GLOBAL red and white meat processor JBS has this morning reported second quarter net revenue of A$17.9 billion up 12.3pc on the same quarter last year, with pre-tax earnings of A$1.19 billion, 19pc lower than last year.
Net income for global operations was A$615 million, a significant improvement relative to the previous quarter and this time last year.
Results were mixed across the company’s South American, value-added, and US beef, pork and chicken divisions.
“We are facing different opportunities and challenges in each region where we operate, which reinforces the relevance and the successful strategy to diversify in various markets and segments,” global chief executive Wesley Batista said.
The JBS US Beef division, including operations in Australia and Canada, recorded net sales back 12.2pc year-on-year, due to a decline in prices in the US domestic and international markets, partially offset by an increase of 5.2pc of volume sold in the US domestic market. EBITDA was US$27 million, a reduction of 88pc compared to same period last year.
The gradual increase in cattle availability in the US and consequently a reduction in its price contributed to a decrease in beef prices, which helped to boost demand in the US domestic market.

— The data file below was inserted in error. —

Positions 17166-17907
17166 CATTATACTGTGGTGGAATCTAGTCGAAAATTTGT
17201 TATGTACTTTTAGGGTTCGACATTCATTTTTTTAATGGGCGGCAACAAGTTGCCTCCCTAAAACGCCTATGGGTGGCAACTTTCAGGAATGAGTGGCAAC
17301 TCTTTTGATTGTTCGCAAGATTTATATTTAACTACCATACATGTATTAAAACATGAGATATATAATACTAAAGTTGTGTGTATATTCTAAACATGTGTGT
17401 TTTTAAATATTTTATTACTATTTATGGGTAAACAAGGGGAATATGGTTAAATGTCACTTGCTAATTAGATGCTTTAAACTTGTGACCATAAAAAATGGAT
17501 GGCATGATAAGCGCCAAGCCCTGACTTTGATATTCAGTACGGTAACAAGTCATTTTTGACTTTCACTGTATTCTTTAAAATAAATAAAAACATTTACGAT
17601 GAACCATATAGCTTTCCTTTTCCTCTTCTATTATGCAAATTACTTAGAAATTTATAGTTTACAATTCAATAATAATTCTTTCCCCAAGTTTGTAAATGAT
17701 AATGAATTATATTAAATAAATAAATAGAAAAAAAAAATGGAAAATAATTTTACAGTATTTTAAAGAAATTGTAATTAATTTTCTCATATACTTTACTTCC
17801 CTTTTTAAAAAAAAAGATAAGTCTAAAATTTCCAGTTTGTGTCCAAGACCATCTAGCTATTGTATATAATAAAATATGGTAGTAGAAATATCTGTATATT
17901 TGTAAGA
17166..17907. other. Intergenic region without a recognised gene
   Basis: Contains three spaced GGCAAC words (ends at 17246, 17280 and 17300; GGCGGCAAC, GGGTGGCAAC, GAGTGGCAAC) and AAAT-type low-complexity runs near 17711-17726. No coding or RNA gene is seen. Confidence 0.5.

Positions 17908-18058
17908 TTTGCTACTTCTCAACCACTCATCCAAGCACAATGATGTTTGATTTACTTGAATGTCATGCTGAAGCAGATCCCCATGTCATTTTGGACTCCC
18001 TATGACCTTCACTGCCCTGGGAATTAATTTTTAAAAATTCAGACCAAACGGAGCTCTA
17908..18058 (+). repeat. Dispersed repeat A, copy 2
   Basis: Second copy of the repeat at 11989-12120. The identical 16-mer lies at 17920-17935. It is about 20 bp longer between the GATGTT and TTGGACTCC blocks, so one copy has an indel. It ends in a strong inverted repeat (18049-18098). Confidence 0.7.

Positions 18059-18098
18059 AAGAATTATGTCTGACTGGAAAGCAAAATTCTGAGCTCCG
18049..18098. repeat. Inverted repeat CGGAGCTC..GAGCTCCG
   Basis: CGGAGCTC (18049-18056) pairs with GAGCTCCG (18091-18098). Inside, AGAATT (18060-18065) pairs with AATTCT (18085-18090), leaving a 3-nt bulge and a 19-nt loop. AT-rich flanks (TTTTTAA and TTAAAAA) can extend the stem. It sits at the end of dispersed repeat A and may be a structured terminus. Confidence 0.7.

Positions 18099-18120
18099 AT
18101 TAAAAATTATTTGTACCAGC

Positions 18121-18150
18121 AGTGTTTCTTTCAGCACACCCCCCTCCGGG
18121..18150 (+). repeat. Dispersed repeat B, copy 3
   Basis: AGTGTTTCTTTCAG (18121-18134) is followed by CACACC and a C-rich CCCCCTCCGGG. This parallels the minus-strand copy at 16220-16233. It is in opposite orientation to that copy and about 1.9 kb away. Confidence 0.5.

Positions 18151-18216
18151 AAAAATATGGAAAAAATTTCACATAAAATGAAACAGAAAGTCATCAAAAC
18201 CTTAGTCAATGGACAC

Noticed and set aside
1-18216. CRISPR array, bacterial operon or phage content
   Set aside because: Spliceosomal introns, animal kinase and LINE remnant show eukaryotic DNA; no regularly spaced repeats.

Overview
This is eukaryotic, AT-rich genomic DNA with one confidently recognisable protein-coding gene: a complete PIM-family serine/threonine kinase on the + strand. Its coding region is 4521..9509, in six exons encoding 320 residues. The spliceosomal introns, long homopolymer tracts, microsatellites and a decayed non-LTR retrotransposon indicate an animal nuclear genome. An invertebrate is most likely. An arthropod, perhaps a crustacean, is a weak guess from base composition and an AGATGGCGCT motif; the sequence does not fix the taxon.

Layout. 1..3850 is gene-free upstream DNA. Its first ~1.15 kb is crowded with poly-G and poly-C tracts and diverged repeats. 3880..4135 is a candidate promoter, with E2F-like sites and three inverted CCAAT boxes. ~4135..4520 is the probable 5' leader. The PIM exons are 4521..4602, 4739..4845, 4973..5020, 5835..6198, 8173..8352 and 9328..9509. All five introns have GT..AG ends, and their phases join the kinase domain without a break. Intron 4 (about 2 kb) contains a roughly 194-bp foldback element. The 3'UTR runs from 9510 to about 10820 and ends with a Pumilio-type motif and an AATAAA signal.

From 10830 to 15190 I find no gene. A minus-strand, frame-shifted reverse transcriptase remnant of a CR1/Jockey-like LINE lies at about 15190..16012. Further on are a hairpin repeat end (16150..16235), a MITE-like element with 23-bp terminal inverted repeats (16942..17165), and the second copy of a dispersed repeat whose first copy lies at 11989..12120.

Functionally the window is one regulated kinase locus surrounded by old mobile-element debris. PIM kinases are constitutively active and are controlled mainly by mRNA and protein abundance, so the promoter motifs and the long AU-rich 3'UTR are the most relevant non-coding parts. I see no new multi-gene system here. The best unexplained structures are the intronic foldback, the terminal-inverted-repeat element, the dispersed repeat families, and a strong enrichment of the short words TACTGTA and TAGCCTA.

In the US operations, results were impacted in the regional business, due to lower seasonal availability of cows, and higher production costs related to the initial phase of operation at the recently expanded plant in Hyrum, Utah. In Australia, cattle prices remained elevated due to strong cow and heifer retention which had contributed to compressed margins, the company said.
The JBS US division made additional investments to increase capacity of consumer ready products.
JBS’s South American operations recorded net sales of A$2.95 billion, stable compared with the same quarter last year.
During the quarter, volumes were redirected from the South American domestic markets towards exports, which increased 6.9pc in fresh beef and 14pc in processed products.
In the domestic market, the reduction in volumes contributed to an increase of 16.7pc in beef prices. Pre-tax earnings expanded of 21oc over 2Q15.
“In comparison with the second quarter last year, there was an improvement in demand in international markets for South American beef, but relative the first quarter this year, the business performance was impacted by the appreciation of the Brazilian currency.
JBS also noted the recent development with the recent opening of the US market to fresh Brazilian beef. Currently the largest beef importer globally, JBS already had a strong presence in the US market associated with its production facilities, meat sales offices and distribution centres.
“This represents a new frontier for the export of fresh Brazilian beef, not only to the US but to other markets that follow the same standards,” JBS said.
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